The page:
A judge on Friday granted a temporary restraining order prohibiting the Hubbard County Sheriff’s Office from blocking vehicular access to Namewag Camp, an Indigenous woman and two-spirit-led camp opposing Enbridge’s Line 3 pipeline.
In the order Hubbard County District Court Judge Jane M. Austad ordered the sheriff’s office to stop “barricading, obstructing, or otherwise interfering with access to the property” and prohibited deputies from stopping vehicles, issuing citations, or arresting or threatening to arrest individuals for driving on the driveway.
Winona LaDuke, Tara Houska, and two additional plaintiffs filed a lawsuit last week alleging that the Hubbard County Sheriff’s Office had illegally conducted a 2-day blockade of the camp driveway and was continuing to illegally issue citations to Indigenous water protectors and their allies for using the driveway.
The driveway runs through a 150-foot strip of land owned by Hubbard County. Winona LaDuke, who previously owned the land where the camp is now located, was granted an easement from the county in 2018 to use the driveway, which has been in use for more than 90 years.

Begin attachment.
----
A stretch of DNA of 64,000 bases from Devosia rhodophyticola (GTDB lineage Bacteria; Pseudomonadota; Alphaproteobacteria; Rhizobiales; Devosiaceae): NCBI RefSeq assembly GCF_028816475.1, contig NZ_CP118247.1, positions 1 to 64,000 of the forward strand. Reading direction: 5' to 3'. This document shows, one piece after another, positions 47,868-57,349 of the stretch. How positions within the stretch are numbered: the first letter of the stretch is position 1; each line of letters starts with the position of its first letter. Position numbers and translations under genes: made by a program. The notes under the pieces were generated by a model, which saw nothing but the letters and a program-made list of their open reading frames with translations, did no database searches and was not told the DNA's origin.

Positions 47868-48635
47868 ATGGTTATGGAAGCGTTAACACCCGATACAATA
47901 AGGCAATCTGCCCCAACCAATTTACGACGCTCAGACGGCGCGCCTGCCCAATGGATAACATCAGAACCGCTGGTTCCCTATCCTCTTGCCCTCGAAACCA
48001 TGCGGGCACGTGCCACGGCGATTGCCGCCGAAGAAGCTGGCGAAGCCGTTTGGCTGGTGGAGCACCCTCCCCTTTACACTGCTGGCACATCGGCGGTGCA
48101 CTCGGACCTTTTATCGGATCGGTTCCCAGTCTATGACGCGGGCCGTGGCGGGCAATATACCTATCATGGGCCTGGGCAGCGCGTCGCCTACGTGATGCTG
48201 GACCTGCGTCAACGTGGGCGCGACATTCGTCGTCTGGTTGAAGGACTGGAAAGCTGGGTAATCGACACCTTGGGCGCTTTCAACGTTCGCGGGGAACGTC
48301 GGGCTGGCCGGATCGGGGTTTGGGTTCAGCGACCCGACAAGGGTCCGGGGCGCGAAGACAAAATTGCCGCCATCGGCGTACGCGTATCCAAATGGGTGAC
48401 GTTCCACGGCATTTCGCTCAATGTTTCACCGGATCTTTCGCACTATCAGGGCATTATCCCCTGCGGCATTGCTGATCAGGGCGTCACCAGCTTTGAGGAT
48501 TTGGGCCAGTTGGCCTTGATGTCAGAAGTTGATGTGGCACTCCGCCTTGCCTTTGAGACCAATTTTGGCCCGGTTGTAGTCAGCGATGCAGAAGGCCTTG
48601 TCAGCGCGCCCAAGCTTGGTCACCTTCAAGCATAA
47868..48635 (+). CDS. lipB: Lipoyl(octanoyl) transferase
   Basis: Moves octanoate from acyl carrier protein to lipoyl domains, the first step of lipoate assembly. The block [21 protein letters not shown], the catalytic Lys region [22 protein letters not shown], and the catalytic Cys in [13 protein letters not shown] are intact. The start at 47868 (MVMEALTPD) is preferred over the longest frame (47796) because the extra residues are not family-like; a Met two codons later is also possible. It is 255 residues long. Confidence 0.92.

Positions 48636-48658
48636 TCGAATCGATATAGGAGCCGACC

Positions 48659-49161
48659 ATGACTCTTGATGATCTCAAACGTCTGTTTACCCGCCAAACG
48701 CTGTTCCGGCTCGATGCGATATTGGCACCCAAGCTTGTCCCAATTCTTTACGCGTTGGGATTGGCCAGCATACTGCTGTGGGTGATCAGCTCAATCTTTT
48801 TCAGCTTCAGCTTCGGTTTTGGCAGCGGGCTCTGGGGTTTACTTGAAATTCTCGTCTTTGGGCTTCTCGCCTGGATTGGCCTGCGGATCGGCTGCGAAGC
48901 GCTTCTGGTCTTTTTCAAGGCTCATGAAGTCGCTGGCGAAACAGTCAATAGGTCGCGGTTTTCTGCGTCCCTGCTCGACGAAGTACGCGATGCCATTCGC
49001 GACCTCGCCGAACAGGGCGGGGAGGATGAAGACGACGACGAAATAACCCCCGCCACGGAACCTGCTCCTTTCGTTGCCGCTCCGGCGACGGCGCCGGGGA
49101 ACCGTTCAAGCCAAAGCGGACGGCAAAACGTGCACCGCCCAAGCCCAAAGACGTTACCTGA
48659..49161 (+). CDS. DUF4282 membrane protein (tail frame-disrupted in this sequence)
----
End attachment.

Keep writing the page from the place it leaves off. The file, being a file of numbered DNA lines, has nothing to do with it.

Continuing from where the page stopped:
At issue is whether that easement is still valid.
At a hearing held Thursday in Hubbard County District Court, plaintiffs’ attorney Jason Paul Steck told the court that the current property owners were simply seeking to resolve the easement dispute without the area being “militarized” by law enforcement.
“This has to be the most aggressive response to an easement dispute I’ve ever heard of,” Steck said, referring to two-day blockade by the sheriff’s office that prevented individuals from going into or out of the property.
Assistant Hubbard County Attorney Anna Emmerling argued that actions by the sheriff’s office were part of a larger effort to monitor opposition to Line 3.
The judge, however, was not persuaded, ruling that the driveway blockade and subsequent issuing of citations by the sheriff’s office substantially violated the plaintiffs’ right to use and enjoy the property.
“This action is about an easement. There is no showing that the law is being broken on the disputed easement,” Austad wrote in the order.